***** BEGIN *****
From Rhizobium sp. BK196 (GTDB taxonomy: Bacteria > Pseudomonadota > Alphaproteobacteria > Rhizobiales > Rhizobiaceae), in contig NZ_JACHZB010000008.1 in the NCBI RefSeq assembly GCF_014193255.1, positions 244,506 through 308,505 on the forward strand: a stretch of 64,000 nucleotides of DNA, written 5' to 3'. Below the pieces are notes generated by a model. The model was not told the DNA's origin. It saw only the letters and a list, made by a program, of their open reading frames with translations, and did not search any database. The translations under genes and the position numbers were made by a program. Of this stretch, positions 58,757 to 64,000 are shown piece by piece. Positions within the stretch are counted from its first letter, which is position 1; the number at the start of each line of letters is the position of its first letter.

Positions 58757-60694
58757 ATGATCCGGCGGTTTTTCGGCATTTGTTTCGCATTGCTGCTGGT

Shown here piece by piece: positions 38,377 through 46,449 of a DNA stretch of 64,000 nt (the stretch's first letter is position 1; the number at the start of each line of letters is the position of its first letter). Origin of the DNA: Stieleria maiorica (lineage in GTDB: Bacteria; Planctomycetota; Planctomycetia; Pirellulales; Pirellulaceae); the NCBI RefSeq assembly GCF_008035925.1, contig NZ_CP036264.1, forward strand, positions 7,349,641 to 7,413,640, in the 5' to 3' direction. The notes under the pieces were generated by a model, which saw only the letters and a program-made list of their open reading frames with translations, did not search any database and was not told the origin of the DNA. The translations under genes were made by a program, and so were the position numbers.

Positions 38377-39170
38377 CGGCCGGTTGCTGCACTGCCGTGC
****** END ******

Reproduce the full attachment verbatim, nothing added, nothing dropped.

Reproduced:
From Rhizobium sp. BK196 (GTDB taxonomy: Bacteria > Pseudomonadota > Alphaproteobacteria > Rhizobiales > Rhizobiaceae), in contig NZ_JACHZB010000008.1 in the NCBI RefSeq assembly GCF_014193255.1, positions 244,506 through 308,505 on the forward strand: a stretch of 64,000 nucleotides of DNA, written 5' to 3'. Below the pieces are notes generated by a model. The model was not told the DNA's origin. It saw only the letters and a list, made by a program, of their open reading frames with translations, and did not search any database. The translations under genes and the position numbers were made by a program. Of this stretch, positions 58,757 to 64,000 are shown piece by piece. Positions within the stretch are counted from its first letter, which is position 1; the number at the start of each line of letters is the position of its first letter.

Positions 58757-60694
58757 ATGATCCGGCGGTTTTTCGGCATTTGTTTCGCATTGCTGCTGGT

Shown here piece by piece: positions 38,377 through 46,449 of a DNA stretch of 64,000 nt (the stretch's first letter is position 1; the number at the start of each line of letters is the position of its first letter). Origin of the DNA: Stieleria maiorica (lineage in GTDB: Bacteria; Planctomycetota; Planctomycetia; Pirellulales; Pirellulaceae); the NCBI RefSeq assembly GCF_008035925.1, contig NZ_CP036264.1, forward strand, positions 7,349,641 to 7,413,640, in the 5' to 3' direction. The notes under the pieces were generated by a model, which saw only the letters and a program-made list of their open reading frames with translations, did not search any database and was not told the origin of the DNA. The translations under genes were made by a program, and so were the position numbers.

Positions 38377-39170
38377 CGGCCGGTTGCTGCACTGCCGTGC